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 Sara Sandberg 2017


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If you are going to paint your tin, it needs to be prepared first. I hosted a tin swap a few years ago, and so had the privilege of receiving the tins and seeing all the lovely work first hand.

One thing I learned from this is that every tin that had been prepared with gesso from top to toe was almost impossible to open! So these fantastic pieces of work were almost stuck shut.  Since then, I have always used gesso for the lid, and inked the bottom with Stazon. If you are painting the bottom half - stay clear of the rim to avoid it sticking.

I’ve used a couple of layers of gesso on the lid - giving it a gentle sanding between layers.

I take the lid off by putting a knife in the hinge and gently prising it open, just enough to slide the lid off.

I ink the bottom with Stazon - just pressing the ink pad on the tin.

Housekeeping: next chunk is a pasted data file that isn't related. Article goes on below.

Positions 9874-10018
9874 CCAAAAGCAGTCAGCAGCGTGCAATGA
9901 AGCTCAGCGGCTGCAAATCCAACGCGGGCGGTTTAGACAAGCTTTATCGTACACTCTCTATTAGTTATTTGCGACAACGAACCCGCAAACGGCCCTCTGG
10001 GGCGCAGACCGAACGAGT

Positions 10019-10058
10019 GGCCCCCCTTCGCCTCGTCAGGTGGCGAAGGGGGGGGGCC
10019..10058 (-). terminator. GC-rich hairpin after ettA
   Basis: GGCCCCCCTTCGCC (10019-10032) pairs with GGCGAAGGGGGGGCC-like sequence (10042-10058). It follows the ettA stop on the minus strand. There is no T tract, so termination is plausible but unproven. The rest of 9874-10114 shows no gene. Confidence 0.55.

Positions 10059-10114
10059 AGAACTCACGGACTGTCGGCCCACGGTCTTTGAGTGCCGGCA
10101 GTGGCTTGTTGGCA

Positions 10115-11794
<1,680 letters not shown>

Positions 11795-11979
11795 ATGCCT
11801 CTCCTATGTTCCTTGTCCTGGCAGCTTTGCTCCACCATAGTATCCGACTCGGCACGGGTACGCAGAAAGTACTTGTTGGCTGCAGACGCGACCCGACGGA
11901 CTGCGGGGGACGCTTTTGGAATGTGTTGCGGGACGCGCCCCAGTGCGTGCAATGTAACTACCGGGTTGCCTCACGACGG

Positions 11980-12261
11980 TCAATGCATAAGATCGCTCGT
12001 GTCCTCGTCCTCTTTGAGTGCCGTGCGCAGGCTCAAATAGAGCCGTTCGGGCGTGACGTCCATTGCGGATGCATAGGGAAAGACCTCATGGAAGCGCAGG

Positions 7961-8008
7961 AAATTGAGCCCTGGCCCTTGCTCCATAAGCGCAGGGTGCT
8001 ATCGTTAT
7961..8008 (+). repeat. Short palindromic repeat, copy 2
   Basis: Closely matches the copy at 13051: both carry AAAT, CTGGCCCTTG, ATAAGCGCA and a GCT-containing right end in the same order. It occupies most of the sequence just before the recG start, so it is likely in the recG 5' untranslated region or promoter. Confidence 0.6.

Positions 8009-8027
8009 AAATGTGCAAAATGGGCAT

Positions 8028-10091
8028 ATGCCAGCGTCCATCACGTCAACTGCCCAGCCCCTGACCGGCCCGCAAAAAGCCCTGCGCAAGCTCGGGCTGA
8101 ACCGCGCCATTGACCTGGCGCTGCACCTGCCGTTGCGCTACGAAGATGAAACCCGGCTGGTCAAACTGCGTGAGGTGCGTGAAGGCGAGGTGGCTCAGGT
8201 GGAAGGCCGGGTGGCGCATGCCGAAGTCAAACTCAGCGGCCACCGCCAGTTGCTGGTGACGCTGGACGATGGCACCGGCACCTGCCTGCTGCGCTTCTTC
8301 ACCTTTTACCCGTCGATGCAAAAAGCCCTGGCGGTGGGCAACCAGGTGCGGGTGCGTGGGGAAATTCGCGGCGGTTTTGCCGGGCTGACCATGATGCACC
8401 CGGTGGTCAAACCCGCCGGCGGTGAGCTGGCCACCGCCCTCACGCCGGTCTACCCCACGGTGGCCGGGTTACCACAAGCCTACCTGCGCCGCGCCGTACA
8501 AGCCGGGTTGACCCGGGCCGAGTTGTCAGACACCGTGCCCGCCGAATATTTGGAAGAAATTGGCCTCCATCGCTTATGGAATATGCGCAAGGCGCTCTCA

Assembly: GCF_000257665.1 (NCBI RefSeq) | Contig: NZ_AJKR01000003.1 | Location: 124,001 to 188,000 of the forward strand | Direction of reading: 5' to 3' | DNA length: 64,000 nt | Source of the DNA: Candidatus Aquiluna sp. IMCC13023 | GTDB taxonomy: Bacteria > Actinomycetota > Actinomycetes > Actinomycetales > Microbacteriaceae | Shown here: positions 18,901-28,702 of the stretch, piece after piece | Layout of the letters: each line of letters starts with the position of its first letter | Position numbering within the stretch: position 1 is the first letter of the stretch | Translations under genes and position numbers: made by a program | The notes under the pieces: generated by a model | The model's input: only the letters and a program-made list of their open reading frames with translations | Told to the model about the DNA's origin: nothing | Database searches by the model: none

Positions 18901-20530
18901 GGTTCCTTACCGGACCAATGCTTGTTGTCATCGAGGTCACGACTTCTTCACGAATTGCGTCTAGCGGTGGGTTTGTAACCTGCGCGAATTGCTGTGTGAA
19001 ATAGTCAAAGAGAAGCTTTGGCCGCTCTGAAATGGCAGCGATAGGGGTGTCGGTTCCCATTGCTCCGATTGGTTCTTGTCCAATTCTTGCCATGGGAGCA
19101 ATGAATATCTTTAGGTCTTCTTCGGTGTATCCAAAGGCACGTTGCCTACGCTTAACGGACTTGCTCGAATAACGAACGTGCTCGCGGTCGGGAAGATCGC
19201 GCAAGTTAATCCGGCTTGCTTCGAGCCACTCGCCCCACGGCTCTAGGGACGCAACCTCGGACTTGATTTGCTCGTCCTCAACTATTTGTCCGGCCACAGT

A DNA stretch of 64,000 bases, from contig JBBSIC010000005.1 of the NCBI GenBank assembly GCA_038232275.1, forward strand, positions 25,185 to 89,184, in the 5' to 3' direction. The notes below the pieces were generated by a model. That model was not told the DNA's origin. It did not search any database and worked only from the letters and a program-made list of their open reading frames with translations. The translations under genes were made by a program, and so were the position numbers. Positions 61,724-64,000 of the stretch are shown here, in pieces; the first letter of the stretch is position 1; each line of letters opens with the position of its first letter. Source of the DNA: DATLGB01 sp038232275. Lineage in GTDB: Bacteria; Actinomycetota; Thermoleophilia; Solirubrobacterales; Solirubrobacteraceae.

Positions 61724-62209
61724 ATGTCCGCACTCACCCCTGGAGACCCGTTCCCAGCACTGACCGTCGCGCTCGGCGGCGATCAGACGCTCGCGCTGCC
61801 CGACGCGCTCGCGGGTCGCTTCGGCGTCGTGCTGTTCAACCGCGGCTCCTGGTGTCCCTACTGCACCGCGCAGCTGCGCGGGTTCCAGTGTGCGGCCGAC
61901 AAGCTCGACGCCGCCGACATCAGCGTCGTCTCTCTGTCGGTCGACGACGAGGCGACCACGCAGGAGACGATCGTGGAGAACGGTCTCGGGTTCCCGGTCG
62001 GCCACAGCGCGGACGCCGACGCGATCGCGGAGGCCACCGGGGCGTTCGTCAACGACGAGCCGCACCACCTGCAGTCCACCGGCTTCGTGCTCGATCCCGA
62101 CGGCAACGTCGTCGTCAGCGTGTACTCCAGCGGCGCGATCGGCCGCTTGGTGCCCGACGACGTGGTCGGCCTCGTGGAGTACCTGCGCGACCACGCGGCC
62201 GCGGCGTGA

Here we have bottoms inked with Black, Teal and Black Cherry Stazon.

Altered Altoid Tin

Don’t throw the tin away when you finish your mints - turn it into a beautiful gift!

Step 1

Step 2

Step 3

Once your gesso is dry, you can paint the tin.  I have used acrylic paint for my sunset effect. It adds a certain something to the tin if you sponge it when the paint is dry too.  The sponge I am using came from a face painting kit - before I had this I used a natural sponge.

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Altered Altoid Tin

by Sara Sandberg

Altered Art